Let us not, in the name of God, lose the benefit of the blessed light, which he hath afforded us. As it discovers to us every step of the road, from thence to his glorious palace, let us not be discouraged at the thorns and briers that beset the entrance; for we may plainly see that, a little farther up, those briers are turned to vines, those thorns change their prickles for roses; and while the patience of the happy travellers is converted into joy, their garinents begin to whiten, their faces to shine with amazing brightpess, and now they are lost to our sight in glory, 'which the eye is not able to behold, nor the ear to hear, nor the heart to conceive.' He that hath eyes to see, cannot, amidst so much light, fail to choose a road that leads so directly to God, for therein only he can walk, as in the day.'

But as there are many new lights, and false lights, set up in the world, it will not be amiss to point out to the ignorant the distinguishing characters of the true light,

Whatsoever discovers to us the foulness and heinousness of our sins, and severely reproves them, is true light; for whatsoever maketh manifest is light.'

Whatsoever teaches us to be cautious in giving up our minds to every pretended guide in religion, who, for his own interest, would lead us into his own prejudices, is true light; for we are bid by our Saviour, ‘of ourselves to judge what is right, to search the Scriptures, and try the spirits of such men, as we would a tree, by their fruits.'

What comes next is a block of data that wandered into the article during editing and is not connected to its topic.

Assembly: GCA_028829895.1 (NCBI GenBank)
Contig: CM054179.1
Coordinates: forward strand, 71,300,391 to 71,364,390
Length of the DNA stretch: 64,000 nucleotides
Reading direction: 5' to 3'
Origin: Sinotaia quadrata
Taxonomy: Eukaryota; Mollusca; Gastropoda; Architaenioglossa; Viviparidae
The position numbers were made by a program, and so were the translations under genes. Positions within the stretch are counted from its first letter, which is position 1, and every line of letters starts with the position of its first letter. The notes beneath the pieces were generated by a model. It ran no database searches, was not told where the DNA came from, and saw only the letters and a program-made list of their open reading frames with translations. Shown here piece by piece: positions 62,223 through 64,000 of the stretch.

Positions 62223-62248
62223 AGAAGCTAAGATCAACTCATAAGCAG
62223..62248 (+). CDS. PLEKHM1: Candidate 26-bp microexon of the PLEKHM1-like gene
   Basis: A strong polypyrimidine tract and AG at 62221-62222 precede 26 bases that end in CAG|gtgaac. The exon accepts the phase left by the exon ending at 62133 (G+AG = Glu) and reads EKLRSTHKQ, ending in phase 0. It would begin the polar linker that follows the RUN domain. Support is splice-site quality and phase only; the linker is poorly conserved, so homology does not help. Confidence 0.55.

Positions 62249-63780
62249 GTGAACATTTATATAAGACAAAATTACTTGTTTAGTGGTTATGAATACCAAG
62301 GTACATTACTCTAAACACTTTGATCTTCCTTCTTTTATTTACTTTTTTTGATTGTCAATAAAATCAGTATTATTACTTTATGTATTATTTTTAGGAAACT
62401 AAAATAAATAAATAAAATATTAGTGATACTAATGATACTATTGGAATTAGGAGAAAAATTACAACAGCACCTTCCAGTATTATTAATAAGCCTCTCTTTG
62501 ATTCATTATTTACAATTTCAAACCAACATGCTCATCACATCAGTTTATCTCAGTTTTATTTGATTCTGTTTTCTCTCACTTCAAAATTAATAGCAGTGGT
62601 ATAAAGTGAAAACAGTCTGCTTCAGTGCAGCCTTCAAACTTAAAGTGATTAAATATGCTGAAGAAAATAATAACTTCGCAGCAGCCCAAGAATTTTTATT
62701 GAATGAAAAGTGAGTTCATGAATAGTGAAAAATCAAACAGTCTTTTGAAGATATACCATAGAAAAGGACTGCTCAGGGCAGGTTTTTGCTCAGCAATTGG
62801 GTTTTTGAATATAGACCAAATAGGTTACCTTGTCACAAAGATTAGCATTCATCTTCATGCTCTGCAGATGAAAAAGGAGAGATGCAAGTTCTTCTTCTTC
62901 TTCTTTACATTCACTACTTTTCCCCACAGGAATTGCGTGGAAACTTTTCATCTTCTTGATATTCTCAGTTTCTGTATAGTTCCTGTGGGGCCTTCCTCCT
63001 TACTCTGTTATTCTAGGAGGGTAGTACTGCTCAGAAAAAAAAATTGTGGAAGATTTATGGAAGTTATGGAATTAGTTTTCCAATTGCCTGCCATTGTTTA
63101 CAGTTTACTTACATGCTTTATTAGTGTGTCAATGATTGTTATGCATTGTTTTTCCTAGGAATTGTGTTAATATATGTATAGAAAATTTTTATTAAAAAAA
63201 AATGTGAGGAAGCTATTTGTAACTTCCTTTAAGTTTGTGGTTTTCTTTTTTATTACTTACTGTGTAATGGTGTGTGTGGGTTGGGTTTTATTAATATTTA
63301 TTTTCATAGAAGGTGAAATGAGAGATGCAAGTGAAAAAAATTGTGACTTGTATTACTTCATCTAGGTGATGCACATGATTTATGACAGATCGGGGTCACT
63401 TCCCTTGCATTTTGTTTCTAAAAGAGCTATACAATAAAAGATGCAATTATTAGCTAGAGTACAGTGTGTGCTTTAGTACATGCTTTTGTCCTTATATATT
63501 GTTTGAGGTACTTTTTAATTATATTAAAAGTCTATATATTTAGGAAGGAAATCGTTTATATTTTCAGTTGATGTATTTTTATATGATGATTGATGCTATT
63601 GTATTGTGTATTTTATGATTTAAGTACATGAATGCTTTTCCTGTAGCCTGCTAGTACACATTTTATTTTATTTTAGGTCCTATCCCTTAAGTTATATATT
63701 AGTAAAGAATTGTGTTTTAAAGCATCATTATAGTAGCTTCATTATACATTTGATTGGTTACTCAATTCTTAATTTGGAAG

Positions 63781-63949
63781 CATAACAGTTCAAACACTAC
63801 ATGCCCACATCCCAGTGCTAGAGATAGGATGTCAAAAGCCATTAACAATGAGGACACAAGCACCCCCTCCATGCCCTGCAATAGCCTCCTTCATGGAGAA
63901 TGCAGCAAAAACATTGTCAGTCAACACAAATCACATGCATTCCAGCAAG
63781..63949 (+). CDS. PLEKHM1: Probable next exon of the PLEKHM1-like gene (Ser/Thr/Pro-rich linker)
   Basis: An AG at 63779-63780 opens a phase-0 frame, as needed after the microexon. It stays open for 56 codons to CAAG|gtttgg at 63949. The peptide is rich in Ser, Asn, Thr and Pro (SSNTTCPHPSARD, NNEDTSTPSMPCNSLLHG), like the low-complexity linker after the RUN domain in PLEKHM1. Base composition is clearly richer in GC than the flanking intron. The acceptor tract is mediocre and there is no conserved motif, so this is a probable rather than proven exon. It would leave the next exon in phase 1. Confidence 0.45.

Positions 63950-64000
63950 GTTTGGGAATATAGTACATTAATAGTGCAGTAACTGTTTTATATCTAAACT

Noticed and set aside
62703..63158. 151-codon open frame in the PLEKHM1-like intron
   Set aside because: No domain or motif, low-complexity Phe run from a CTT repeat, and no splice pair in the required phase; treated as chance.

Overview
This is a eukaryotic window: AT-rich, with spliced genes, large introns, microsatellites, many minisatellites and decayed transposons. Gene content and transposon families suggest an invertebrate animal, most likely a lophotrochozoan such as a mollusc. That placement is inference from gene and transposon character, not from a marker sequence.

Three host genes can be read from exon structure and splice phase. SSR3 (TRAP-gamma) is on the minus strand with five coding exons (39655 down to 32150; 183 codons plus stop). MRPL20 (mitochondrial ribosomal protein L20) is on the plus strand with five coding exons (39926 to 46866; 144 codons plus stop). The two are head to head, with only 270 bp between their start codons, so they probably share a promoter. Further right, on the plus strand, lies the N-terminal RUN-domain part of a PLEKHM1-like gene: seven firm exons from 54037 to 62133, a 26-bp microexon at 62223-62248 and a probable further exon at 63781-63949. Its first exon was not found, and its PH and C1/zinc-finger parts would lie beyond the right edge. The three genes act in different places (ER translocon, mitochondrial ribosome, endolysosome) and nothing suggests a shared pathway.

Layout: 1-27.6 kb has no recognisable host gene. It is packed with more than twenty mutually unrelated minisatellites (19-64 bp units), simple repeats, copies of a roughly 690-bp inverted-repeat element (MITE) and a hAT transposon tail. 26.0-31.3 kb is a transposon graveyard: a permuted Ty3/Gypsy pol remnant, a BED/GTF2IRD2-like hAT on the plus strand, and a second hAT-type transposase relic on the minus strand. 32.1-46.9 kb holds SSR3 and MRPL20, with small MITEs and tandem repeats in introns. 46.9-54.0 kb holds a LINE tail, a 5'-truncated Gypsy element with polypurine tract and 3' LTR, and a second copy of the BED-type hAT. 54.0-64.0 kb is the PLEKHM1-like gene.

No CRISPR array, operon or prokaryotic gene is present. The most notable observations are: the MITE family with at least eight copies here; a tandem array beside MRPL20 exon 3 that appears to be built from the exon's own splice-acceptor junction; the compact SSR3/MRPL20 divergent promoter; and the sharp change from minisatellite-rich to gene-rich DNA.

Whatsoever pulls down our pride, teaching us to distrust our own misguided understandings, dispersing the mist of craft and false knowledge, setting us upon our guard against the dictates and motions of our false hearts, and, unmasking our deceitful pleasures, presents them to us in their own natural deformity, is light.

Whatsoever turns our minds to a close and diligent attendance on God's word, which is 'a lamp unto our feet, and a light unto our paths,' is itself also light.

Whatsoever teaches us not to depend upon our own righteousness, but in a deep and true repentance, on the merits and righteousness of Christ, which is all we have to plead in the sight of God, is light.

Whatsoever enables us to make true distinctions between pleasure and happiness, between want and having a little, between riches and having enough, between realities and appearances, between a pleasing evil and a disagreeable good, is light.

Whatsoever refines our sentiments, opens, enlarges, and gives liberty to, our thoughts, still carrying them upward to spiritual entertainments, and rational delights, still raising our affections from things below, and placing them on things above, still turning the attention on a future life, and alarming our hopes and fears with a near and lively view of immortality and eternity; this, whether it is affliction or meditation, whether it is the conversation and example of good men, or whether it is the word and grace of God, is true light.